when it comes to diversity, campaigns are lagging behind the runway
While we're seeing more representations of non-white models each season, is progress being made fast enough?
Alexander Wang was among a handful of brands showing a commitment to diversity across their campaigns.
In recent years, there have been some real efforts to address the considerable issues around diversity in fashion. Brands like Gucci, Proenza Schouler, and Marques'Almeida have made very public commitments to representing different presentations of beauty, but industry-wide there's a long way to go. The Fashion Spot's most recent diversity report, looking at the spring 2017 ad campaigns, showed considerable room for improvement.
While the fall/winter 16 campaign season saw the presence of non-white models jump by an impressive 23.3 percent, this time we only saw an increase of 1.2 percent. As Fashionista points out, it's a stark comparison to the 27.9 percent improvement we saw on the runway in the past season.
There were some impressive standouts though: at least 50 percent of models cast in Alexander Wang, Stella McCartney, Zara, Gap, Express, and Net-a-Porter campaigns were people of color. Additionally, the majority of models cast by Saint Laurent were non white — considerable considering the brand didn't represent one person of color between 2001 and 2015. Similarly, while Gucci only had one woman of color this season, their Pre-Fall 17 campaign exclusively featured non-white models.
On the other end of things, Céline, Armani, and Alberta Ferretti all failed to cast a single person of color. Lack of diversity at Armani and Alberta Ferretti was especially notable as Armani's fall/winter 16 "new woman" campaign starred Liya Kebede, Liu Wen, Elisa Sednaoui, and Amanda Murphy, and was presented as a statement about the brand's commitment to presenting different representations of beauty. While Alberta Ferretti has previously posted about its commitment to diversity on Instagram.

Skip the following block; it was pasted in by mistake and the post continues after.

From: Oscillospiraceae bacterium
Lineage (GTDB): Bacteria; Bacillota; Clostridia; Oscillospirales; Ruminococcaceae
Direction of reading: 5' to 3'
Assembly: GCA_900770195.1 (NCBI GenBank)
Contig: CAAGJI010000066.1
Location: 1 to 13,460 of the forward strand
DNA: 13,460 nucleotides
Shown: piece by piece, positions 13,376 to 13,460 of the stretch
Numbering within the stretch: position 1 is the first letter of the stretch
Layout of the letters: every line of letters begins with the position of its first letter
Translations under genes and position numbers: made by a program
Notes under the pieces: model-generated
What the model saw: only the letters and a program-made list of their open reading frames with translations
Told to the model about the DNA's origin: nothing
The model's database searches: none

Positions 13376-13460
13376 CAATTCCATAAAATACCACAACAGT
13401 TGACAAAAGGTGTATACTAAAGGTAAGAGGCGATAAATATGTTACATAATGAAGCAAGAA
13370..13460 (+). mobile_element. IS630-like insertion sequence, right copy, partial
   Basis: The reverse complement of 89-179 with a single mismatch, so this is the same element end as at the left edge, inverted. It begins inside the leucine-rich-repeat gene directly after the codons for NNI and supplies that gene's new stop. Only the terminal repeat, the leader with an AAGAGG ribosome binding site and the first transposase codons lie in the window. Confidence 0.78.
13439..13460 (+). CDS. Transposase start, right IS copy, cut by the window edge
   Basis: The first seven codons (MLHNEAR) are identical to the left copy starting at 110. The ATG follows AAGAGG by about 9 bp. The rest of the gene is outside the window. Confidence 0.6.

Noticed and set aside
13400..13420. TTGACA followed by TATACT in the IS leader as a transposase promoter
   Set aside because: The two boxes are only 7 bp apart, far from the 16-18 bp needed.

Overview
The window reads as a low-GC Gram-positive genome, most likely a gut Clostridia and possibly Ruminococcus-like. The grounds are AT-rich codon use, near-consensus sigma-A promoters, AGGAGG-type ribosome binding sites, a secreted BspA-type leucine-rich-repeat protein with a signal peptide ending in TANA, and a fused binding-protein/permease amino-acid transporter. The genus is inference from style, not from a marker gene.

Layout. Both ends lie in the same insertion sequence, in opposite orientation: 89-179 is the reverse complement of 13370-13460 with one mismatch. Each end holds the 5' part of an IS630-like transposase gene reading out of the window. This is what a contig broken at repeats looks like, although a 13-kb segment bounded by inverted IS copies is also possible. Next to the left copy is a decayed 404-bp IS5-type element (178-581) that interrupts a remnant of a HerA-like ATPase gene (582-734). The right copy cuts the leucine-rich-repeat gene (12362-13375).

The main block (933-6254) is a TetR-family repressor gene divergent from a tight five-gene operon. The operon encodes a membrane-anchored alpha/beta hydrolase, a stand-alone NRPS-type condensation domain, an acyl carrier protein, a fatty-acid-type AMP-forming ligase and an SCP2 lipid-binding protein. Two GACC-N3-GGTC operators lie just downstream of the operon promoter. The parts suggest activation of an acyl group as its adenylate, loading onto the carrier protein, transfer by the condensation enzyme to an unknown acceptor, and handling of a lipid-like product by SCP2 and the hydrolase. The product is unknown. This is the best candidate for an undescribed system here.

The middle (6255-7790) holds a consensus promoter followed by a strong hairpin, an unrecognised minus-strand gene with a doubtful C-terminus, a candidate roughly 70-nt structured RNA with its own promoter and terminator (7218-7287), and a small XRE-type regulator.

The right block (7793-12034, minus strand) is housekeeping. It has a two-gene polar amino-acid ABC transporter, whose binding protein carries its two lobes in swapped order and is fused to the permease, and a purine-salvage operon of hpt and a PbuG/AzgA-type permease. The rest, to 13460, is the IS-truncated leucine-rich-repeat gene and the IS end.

We also saw a step back for models over 50 years old. After a recent boom in the presence of older women in campaigns, only Lauren Hutton appeared this season — twice for Calvin Klein Underwear and Bottega Veneta. Overall, only 0.5 percent of models cast were mature.
The diversity report paints a more positive picture for trans models: after the fall/winter 17 runway featured more transgender models than ever before, several girls appeared in spring 2017 campaigns. Lea T fronted Riccardo Tisci's final Givenchy campaign, while Stav Strashko and Hari Nef appeared in Urban Outfitters' Class of 2017.
Ultimately, the numbers show there has been some progress —but things are moving slowly.
Text Wendy Syfret